A powerful and necessarily uncomfortable text lacking suggestions for a path forward.

I'M STILL HERE

BLACK DIGNITY IN A WORLD MADE FOR WHITENESS

The impassioned story of one woman’s journey into activism.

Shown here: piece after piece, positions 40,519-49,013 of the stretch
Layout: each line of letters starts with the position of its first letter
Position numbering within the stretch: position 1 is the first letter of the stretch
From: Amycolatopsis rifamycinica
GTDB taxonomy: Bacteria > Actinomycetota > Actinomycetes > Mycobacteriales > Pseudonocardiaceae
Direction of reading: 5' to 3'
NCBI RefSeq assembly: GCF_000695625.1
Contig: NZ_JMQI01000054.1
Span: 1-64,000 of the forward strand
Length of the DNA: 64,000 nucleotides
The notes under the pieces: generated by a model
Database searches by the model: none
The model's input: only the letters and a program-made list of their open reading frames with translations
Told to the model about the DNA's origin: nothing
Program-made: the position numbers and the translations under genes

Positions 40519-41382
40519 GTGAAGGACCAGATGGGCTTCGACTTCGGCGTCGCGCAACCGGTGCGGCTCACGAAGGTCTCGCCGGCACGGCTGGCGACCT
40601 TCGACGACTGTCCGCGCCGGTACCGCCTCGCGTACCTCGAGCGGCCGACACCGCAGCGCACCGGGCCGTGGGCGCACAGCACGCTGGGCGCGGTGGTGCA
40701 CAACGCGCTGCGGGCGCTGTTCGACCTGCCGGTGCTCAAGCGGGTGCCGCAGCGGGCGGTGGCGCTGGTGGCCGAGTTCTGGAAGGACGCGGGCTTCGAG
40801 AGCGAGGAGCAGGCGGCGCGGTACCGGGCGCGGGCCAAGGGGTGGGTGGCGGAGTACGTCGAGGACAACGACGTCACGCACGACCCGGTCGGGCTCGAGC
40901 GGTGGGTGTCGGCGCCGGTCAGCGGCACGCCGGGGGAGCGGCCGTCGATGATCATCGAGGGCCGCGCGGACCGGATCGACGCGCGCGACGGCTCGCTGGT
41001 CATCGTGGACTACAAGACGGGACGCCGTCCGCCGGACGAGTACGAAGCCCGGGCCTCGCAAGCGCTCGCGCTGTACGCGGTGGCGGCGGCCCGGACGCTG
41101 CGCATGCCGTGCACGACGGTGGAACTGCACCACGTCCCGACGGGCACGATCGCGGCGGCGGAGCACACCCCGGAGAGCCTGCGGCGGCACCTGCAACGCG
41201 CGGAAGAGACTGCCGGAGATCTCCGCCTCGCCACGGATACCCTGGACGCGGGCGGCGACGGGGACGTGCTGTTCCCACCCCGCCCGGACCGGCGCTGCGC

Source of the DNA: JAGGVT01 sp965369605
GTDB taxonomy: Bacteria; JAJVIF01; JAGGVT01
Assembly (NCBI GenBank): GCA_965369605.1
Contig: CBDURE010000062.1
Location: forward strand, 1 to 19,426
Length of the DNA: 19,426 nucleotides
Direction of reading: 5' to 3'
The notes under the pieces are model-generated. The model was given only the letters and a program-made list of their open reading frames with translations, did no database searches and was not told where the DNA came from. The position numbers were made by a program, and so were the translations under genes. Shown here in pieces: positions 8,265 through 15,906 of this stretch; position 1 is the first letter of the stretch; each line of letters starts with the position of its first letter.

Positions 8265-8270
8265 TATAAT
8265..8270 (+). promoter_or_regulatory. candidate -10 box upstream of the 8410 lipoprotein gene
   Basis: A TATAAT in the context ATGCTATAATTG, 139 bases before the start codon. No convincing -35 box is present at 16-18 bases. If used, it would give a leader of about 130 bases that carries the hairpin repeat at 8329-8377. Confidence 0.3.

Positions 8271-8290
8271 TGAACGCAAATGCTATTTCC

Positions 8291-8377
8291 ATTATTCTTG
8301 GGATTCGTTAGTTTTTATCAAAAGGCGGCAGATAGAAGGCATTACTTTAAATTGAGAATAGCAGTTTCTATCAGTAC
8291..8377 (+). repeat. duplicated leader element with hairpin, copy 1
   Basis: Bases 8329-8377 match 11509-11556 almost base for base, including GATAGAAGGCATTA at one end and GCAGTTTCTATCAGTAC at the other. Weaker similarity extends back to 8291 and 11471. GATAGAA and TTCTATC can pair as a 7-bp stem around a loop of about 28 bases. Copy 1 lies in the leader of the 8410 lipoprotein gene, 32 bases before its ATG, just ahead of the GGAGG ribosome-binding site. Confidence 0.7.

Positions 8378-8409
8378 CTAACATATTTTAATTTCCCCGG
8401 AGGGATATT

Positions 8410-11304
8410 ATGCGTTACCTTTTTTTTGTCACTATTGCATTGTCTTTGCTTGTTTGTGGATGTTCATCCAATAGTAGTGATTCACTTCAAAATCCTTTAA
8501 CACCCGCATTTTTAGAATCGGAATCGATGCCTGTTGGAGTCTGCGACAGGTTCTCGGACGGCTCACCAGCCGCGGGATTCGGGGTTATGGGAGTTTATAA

Brown’s book is part memoir and part jeremiad against American whiteness. She begins by describing her youth in a largely white neighborhood of Toledo. After her parents’ divorce, she went on to discover black culture, and affirm her own identity, in an African-American Cleveland neighborhood and, especially, in a black church. Through high school and then into college, Brown learned more about black history and culture and became more involved with racial reconciliation efforts. She especially saw herself as a possible bridge between black and white cultures. Most of her work has been through churches and progressive Christian organizations, but faith plays only a minor role in this book. The focus of the narrative is on the author’s recognition of—and fight against—“America’s commitment to violent, abusive, exploitative, immoral white supremacy, which seeks the absolute control of Black bodies.” Brown pulls no punches as she lambasts white culture for being, even at its most liberal, myopic and self-serving. She argues that “white fragility” and “white guilt” are ways in which whites absolve themselves of inherent racism. Discussing whites who, after her presentations on racism, confess to her their own racist opinions and actions, she points out that she cannot “offer absolution….I am not a priest for the white soul.” Throughout the book, the author writes with raw emotion and candid self-reflection. “I have become very intimate with anger,” she writes. Brown’s work will resonate with other activists of color, though it provides little direction for others. The author is clear that racism and white supremacy are here to stay and that even attempts to educate and enlighten are rarely fruitful. “I underestimated the enduring power, the lethal imagination, the desire for blood of white supremacy,” she writes. And later: “hope for me has died one thousand deaths.”